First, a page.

If you choose to go down the road of buying a domain name and hosting from the start, you won’t have any of the headaches that go with moving a site.
Which is why it’s the best option for a business blog/website.
Now, let’s look at which software you should you use to power your blog.
For me, and millions of people around the world, there’s only once choice: WordPress.
(I’ve written a post called What is WordPress? which goes into greater detail about what it does than I can here. It’s worth reading if you don’t know much about WordPress.)
WordPress comes in two flavours – self-hosted (WordPress.org) and free blogging space (WordPress.com).
At WordPress.org you download the blogging software and install it on your server. This is the paid option as you must pay for hosting space and a domain.
Those last couple of sentences bring back memories of the struggles I had installing WordPress back in the day. In 2006 all this was new to me and I spent many frustrating hours trying to set up my first blog.
I didn’t understand any of the terminology or the processes I had to go through: creating a database, creating a database user and connecting it to the database, making changes to the config.php file…
These days, it’s so much easier. Most hosting companies have a push-button solution right there in your account (Softaculous or Fantastico). Just click it, follow the on-screen instructions and you’ll have WordPress running in less time than it takes to make a coffee.
At WordPress.com you create an account, set up a blog and don’t pay a thing. WordPress takes care of all the hosting and setting up.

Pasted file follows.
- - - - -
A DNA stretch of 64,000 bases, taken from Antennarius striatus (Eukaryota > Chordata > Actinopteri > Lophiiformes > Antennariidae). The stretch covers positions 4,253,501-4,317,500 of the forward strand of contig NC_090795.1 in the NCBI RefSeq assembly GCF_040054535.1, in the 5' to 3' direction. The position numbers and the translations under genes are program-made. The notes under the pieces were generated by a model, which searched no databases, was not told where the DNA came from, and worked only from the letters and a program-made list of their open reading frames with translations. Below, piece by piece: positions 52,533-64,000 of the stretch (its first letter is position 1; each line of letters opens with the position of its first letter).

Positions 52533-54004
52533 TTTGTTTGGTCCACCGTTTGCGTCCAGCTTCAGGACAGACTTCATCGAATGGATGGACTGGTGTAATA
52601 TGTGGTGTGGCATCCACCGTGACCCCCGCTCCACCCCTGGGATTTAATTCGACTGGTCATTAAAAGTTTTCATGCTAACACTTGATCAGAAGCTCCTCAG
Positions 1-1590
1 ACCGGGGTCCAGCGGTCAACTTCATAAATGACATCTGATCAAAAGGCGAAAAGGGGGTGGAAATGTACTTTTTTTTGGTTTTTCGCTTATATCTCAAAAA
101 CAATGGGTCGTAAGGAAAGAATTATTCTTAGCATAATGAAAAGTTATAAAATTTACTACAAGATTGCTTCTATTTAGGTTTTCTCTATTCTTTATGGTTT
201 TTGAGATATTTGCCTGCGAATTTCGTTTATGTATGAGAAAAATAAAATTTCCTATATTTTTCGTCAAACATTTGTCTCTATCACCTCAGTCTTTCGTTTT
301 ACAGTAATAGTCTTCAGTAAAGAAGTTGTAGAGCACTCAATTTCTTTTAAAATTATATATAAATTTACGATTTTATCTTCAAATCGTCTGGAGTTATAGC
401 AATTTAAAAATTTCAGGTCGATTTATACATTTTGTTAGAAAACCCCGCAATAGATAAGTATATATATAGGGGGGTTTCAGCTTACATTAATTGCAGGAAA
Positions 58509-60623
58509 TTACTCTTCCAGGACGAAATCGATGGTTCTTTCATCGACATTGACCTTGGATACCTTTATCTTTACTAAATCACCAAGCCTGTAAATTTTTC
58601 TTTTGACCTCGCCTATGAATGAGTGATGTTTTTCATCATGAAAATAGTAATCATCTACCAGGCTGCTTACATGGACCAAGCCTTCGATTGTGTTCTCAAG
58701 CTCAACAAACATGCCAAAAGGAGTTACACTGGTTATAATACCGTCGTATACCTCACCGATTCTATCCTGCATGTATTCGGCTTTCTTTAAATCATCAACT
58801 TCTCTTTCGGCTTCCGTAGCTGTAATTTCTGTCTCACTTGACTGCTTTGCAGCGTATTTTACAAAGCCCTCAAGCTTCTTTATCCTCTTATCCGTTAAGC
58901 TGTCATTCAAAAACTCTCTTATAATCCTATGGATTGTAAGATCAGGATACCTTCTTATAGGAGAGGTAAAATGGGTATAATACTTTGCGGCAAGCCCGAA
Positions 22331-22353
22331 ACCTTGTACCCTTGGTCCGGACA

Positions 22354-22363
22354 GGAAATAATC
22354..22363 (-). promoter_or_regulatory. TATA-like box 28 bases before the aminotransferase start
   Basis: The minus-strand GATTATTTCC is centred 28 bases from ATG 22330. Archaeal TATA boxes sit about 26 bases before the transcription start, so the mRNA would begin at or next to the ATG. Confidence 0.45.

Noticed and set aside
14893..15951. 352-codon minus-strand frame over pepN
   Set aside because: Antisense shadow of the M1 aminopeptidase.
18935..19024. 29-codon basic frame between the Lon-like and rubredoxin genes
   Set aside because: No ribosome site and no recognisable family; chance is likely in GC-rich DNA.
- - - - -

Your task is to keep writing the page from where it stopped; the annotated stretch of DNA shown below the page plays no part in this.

Unlimited flexibility and potential
The biggest advantage to the downloadable and free version of WordPress is the ability to use any plugin you like to create awesome blogs.
(Read What is a WordPress Plugin? for more details.)
Plugins make a massive difference to the WordPress experience.
With plugins, you can do just about anything:
- Setup an e-commerce store
- Create an Amazon affiliate site
- Set up a business directory
- Set up a social network
- Run a membership site
- Create photo galleries
- Capture email addresses so you can build a mailing list
- Find images to use in your posts
And then there’s the ‘little’ plugins that give you added functionality to do tasks like:
- Resizing images
- Combatting comment spam
- Finding broken links
- Making pages load faster
- Embedding YouTube videos
Now can you see why, if you’re serious about growing your business around a blog, or blogging to generate business, whether it’s affiliate sales, lead generation or AdSense clicks, the best option for most people is WordPress?
Here are the main advantages:
- WordPress is free to download and you can use it on as many sites as you like
- Most hosting companies make it easy to install WordPress through your hosting account
- You have access to hundreds/thousands of free and premium themes from the dashboard
- You can install as many free or premium plugins as you like (before you go crazy, read The Trouble With (Some) WordPress Plugins)
- You can run adverts, such as AdSense, on your site (you can’t typically do this on a WordPress.com site)
Starting a blog is so, so easy. It really is. Making wise decisions at the start of the process could save you a lot of time and stress in the future.
I guess the final deciding factor is knowing what you want your blog to do. If you’re blogging for fun and just want to share your thoughts and experiences with the world, the free options are fine. And there’s an audience you can tap into straight away.
If you want a greater degree of flexibility, more control and the ability to use plugins, then the self-hosted route is definitely the best option for you.